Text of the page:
SINGAPORE - Ten social work pioneers who laid the groundwork for improving lives in Singapore were honoured yesterday.
At Tuesday's annual Social Workers' Day (SWD) organised by the Singapore Association of Social Workers (SASW) and attended by more than 500 social service practitioners at Gardens by the Bay, 10 social workers who had played important roles in the last 30 years were presented with tokens of appreciation by Minister for Social and Family Development Tan Chuan-Jin.
Mr Tan said, "They have set the foundation for social work in Singapore. They have made a difference to the lives of the people they reach out to, and been a source of guidance and inspiration for all the very young social workers today as well."
One of the pioneers was Professor Tan Ngoh Tiong, former dean of the School of Human Development and Social Services at SIM University, who decided on the career path of social work back in 1975. He said: "If you want to do good to as many people for as long as you can, you need to be a trained professional with a purpose, values as well as knowledge, and that's how I enrolled in social work."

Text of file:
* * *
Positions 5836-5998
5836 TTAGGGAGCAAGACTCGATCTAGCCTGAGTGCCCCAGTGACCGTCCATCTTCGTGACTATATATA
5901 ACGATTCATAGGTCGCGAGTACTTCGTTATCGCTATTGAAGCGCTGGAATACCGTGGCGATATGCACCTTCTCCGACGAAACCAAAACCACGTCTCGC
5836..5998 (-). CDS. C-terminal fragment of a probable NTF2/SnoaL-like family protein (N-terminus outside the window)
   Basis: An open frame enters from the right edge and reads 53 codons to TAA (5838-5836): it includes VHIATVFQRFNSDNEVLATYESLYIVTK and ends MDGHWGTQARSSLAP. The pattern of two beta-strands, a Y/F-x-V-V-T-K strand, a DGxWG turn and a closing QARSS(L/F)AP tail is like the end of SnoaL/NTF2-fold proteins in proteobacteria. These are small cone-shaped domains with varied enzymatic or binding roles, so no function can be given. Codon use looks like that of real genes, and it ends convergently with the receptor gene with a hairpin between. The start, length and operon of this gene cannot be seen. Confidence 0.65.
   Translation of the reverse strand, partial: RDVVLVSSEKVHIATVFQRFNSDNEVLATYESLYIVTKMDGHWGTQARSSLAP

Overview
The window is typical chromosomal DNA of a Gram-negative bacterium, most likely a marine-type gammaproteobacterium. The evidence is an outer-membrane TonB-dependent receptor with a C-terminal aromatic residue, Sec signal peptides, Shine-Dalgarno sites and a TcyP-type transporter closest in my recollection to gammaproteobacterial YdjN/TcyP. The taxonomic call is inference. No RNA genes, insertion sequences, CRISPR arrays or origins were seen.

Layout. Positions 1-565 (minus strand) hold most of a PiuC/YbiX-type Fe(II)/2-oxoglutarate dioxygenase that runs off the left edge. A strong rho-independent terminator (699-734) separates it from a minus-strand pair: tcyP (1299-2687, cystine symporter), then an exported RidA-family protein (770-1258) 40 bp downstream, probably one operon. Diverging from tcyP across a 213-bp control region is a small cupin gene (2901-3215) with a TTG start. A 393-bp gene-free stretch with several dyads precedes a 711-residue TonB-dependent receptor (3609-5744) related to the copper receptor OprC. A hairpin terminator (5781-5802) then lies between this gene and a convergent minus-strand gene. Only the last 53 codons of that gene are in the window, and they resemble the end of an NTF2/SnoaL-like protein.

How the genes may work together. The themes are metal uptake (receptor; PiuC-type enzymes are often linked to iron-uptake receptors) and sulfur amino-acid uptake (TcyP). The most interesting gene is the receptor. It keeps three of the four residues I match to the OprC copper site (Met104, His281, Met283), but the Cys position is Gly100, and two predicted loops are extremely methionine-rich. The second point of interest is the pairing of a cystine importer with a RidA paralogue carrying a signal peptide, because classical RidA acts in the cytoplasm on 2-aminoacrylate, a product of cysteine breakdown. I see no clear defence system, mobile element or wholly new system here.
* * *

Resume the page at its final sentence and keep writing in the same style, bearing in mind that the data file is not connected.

Acknowledging today's changing social landscape, pioneer Dr Rosaleen Ow, senior lecturer at the Faculty of Arts and Social Sciences at the National University of Singapore, said: "Society is increasingly having subgroups popping up, people that we didn't notice before. We can no longer put our heads in the sand and say that we don't want to work with people who are different."
Indeed, the theme for this year's SWD was "honouring diversity". SASW president Ms Agnes Chia said social workers should recognise and avoid being judgmental towards the wide variety of groups that may be marginalised, such as disabled people, single parents, prisoners or LGBT (lesbian, gay, bisexual, and transgender) individuals.
She said, "It is important to provide the fraternity of social workers with a platform to come together and discuss the core principles of social work, so as to continually guide our practice."
Social workers could also push for changes in social structures and policies to ensure that everyone has a share in the social and economic benefits as Singapore develops as a nation, said SASW.